In 1920, the word 'Pack' replaced 'Mountain', so the 21st Kohat Mountain Battery (F.F.) became the 21st Kohat Pack Battery (F.F.) and the 23rd Peshawar Mountain Battery (F.F.) became the 23rd Peshawar Pack Battery (F.F.).
In 1921, the number 80 was added to the numerical designation and the 'Frontier Force' title was omitted, so the 21st Kohat Pack Battery (F.F.) became the 101st (Kohat) Pack Battery and the 23rd Peshawar Pack Battery (F.F.) became the 103rd (Peshawar) Pack Battery. 1922 brought the 'Royal' title to the 101st (Kohat) Pack Battery (F.F.) only, and returned the (Frontier Force) title to the first four batteries.
1924 saw the Indian Mountain/Pack Batteries become Batteries in the Royal Regiment of Artillery. As a result, 'R.A.' was added to the title of each Battery. Other than adding these two letters, no other effect was made in organization or administration.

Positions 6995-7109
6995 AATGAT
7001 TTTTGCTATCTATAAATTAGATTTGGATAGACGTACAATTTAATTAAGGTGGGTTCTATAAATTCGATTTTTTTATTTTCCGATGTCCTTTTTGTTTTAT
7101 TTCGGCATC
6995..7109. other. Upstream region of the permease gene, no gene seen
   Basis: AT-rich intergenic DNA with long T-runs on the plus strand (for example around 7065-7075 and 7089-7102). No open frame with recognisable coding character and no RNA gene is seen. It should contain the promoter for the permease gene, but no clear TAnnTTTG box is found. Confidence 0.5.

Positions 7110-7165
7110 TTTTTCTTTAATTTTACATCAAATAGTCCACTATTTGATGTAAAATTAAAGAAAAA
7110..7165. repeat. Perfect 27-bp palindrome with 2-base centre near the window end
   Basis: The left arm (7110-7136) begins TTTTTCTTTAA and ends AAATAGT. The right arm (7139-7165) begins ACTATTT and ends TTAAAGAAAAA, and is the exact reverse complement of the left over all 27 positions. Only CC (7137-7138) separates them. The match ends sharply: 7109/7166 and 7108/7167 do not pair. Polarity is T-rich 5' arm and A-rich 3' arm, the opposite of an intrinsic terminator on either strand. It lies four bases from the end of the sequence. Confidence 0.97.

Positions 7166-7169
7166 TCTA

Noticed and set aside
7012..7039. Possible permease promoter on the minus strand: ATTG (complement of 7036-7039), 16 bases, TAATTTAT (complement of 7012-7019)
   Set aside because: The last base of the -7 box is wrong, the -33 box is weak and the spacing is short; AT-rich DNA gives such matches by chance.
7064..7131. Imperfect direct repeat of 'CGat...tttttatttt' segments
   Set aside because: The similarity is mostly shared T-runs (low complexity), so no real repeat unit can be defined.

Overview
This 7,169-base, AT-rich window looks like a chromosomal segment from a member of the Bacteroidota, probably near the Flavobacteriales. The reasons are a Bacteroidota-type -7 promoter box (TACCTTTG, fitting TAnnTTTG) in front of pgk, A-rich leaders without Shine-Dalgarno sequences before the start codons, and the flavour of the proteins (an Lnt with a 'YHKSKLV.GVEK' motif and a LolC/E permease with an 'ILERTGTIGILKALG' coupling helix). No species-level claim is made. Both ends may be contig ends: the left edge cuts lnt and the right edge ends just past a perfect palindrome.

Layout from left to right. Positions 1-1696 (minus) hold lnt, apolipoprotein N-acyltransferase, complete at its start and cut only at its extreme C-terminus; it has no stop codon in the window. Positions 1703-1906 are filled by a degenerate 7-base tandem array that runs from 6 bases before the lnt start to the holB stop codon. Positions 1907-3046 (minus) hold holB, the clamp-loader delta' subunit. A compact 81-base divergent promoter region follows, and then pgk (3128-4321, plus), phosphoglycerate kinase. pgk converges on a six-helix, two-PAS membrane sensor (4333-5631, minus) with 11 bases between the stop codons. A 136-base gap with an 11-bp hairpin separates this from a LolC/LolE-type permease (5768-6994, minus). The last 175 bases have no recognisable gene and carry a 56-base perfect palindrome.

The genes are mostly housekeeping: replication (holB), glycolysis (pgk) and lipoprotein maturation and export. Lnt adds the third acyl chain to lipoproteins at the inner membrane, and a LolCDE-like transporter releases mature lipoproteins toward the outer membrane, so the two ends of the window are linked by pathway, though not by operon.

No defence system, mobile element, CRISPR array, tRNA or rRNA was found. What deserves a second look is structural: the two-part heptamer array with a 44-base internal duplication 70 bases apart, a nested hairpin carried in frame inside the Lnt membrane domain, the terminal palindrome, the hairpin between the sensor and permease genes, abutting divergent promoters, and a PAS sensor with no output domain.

In 1927, the number 100 was dropped from the numerical designations, 'Pack' was reverted to 'Mountain' and 'Indian' was added, so the 101st Royal (Kohat) Pack Battery, R.A. (F.F) became the 1st Royal (Kohat) Indian Mountain Battery, R.A. (F.F.) and the 103rd (Peshawar) Pack Battery R.A. (F.F.) became known as the 3rd (Peshawar) Indian Mountain Battery, R.A. (F.F.). In 1928, 'Indian' was dropped from the titles, while in 1939, Indian Mountain Batteries were transferred from the Royal Regiment of Artillery to the Indian Regiment of Artillery, which had been formed in 1935. As a result of this, 'R.A' was dropped, while the brackets around F.F. of the first four batteries were also eliminated. With this last title change, the Batteries of the Indian Mountain Artillery would fight throughout World War Two.
Although brief, it is hoped that this overview of the history of the Indian
Mountain Artillery, the war services of the five oldest batteries, and the titles
the Batteries fought under from 1880-